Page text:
Posts filed under ‘Around The House’

How to Keep the Shower Curtain From Sticking to Your Leg

Showers should be refreshing, but it’s impossible to rejuvenate when a shower curtain is constantly rubbing your leg like an annoying dog.

To combat this problem, some shower curtains have magnets or weights to help keep it in place. Others are made of heavy or clingy materials. Sometimes these are enough, but often they’re not.

The best way to keep the shower curtain in place is to position the rod so the curtain can’t blow around.

Shower Curtain

If the curtain is hanging straight down, it is likely to blow around as the shower heats up and cool air rushes under it. Due to gravity, the shower curtain wants to hang straight down. Use this to force the shower curtain against the side of the tub by placing the curtain rod over the edge of the tub or shower basin.

The shower curtain will try to hang straight down but the tub is in the way so it will be forced against the tub and you can shower in peace.

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July 11, 2013 at 10:25 pm 3 comments

Label Cords Cheaply and Easily

By Chad Upton | Editor

Sometimes you have to temporarily disconnect your home electronics. It can be difficult to find a device you can spare or remember which cables to put back later. Use bread expiration tags as labels.

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July 6, 2011 at 2:00 am 8 comments

Things You Didn’t Know You Could Clean (or Cook!) in Your Dishwasher

By Kaye Nemec

Dishwashers were an amazing invention. Long gone are the days of hand washing and drying dishes every night. Now we can simply load up the dishwasher, turn it on and wake up to a fresh load of sparkly, clean dishes.

What many of my fellow dishwasher-loving friends may be pleased to learn is that your dishwasher has some major, hidden potential that extends way behind your basic dinner plate and water glass. Below is an extensive list of items that can also be washed in your dishwasher BUT, before scrolling down read this: your dishwasher can also be used for cooking.

It’s true. And of all things, salmon seems to be the most popular choice for dishwasher cuisine. Sounds like a bad internet rumor but it has been proven accurate over and over again. Check out this recipe if you’re so inclined.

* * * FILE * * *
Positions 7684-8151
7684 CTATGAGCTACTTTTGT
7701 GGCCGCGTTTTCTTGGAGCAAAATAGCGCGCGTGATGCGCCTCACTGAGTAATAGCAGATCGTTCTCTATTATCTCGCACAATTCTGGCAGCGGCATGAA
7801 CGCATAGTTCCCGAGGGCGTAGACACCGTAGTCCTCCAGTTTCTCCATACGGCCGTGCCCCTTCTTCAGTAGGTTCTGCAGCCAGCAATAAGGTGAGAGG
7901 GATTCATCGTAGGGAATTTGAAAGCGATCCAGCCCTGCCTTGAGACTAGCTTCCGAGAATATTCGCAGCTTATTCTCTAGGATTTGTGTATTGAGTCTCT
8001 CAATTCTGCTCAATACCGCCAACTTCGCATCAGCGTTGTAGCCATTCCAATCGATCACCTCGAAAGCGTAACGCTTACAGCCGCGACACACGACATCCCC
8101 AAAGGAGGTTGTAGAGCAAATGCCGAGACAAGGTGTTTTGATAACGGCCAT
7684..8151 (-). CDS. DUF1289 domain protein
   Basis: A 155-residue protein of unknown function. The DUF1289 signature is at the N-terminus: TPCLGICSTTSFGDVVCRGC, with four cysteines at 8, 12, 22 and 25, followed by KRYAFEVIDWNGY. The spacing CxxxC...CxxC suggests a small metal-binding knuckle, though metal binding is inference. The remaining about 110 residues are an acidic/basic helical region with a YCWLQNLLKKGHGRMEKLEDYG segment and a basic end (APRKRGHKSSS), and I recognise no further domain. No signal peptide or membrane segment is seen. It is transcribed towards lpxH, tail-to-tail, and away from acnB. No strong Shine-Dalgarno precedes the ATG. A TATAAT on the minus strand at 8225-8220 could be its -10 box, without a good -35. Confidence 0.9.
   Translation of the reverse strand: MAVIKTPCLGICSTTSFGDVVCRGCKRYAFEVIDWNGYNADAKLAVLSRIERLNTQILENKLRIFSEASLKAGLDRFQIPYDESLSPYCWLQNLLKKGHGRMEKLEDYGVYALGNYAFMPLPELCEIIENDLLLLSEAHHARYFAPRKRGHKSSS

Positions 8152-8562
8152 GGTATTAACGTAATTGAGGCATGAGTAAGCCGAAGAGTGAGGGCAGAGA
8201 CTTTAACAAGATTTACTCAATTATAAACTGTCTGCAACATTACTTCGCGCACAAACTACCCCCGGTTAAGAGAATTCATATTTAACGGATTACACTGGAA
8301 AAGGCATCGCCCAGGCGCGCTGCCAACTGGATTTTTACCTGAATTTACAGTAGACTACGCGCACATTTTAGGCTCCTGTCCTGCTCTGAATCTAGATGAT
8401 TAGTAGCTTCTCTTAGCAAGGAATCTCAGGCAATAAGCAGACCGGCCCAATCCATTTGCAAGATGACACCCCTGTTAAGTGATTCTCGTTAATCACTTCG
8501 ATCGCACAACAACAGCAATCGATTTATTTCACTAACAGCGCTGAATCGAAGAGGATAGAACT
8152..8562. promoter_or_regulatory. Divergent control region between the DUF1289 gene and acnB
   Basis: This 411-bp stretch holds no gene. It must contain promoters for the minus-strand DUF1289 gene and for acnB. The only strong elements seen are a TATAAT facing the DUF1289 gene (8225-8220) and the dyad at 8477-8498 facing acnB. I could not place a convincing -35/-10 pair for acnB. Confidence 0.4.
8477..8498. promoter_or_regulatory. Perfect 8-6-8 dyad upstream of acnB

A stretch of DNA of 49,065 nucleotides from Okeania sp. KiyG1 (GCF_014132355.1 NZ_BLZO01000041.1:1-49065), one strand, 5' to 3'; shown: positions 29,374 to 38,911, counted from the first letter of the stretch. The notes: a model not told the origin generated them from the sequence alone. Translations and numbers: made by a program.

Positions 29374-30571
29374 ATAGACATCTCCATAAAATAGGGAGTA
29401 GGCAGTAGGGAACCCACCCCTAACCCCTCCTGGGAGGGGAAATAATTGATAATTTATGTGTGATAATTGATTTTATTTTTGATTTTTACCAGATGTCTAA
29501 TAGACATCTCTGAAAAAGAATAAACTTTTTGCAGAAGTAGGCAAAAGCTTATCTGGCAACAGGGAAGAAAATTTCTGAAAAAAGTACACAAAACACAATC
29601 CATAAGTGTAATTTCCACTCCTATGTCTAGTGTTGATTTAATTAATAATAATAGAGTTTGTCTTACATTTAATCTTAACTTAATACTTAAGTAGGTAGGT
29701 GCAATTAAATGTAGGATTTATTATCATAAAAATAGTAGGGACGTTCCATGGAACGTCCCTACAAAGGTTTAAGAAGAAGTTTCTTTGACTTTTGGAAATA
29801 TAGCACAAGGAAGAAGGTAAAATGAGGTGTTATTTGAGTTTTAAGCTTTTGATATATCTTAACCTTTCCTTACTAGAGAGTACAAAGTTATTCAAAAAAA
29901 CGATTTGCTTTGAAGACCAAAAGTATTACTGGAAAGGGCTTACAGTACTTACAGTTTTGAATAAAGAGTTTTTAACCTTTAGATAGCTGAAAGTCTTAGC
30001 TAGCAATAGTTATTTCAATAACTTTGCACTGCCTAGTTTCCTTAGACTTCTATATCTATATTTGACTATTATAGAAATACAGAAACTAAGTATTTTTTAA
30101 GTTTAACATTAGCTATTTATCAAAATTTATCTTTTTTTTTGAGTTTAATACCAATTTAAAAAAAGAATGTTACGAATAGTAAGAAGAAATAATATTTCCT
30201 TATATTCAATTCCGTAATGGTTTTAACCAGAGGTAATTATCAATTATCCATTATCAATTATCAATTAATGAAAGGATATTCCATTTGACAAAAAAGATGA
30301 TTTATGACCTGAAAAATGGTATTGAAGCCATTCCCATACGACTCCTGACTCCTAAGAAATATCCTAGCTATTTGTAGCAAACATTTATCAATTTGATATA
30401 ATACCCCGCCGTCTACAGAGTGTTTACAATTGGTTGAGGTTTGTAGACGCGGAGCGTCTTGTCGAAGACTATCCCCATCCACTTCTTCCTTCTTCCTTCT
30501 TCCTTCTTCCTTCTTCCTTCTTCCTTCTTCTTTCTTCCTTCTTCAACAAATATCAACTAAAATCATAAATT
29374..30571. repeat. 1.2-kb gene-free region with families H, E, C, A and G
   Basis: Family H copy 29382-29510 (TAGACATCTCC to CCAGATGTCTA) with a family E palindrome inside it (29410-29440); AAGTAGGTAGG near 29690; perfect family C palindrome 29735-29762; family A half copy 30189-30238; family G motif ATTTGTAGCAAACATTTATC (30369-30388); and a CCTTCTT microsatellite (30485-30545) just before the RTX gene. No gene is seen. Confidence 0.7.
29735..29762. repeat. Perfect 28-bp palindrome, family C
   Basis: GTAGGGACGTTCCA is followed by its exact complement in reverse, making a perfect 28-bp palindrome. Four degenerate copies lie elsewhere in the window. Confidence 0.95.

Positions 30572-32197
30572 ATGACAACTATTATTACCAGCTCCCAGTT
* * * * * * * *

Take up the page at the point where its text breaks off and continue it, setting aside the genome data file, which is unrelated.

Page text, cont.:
Trying to prepare a Thanksgiving meal for your entire extended family? Save yourself some time by throwing all your baked potatoes in the dishwasher. They won’t cook and/or mash themselves but it will save you the time of having to scrub them all clean!

Now, on to that list of other dishwasher safe items…

  • Baseball caps
  • Small toys
  • Flip-flops
  • Garden tools (without wood handles)
  • Plastic hair brushes and combs
  • Toothbrushes
  • Fake flowers (on a light setting)
  • Kitchen sponges, vegetable brushes etc.
  • Makeup brushes
  • Hubcaps and wheel covers
  • Pet toys
  • Broom heads and dust pans
  • Fan faceplates
  • Sports equipment (shin guards, knee pads, golf balls etc.)
  • Vent covers
  • Window screens
  • Keyboards (some swear by this, some would never trust it)

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Sources: Real Simple, Home Ever After , The Bachelor Guy

Photo: tidefan (cc)

June 14, 2011 at 2:00 am 19 comments

Searing Meat Does Not Lock in Moisture

By Terry D. Johnson

The idea that searing meat locks in the juices has been around since the middle of the 19th century. According to the theory, searing changes the structure of the outside of the meat, preventing the escape of moisture during subsequent cooking. It’s still a popular technique – despite demonstrably failing at its purported task.

This is a simple enough one to test. Take two cuts of meat, sear one, cook both, and weigh them to determine whether the seared meat loses less moisture than the unseared cut. Numerous experiments have shown that the seared meat typically loses at least as much moisture, and possibly more.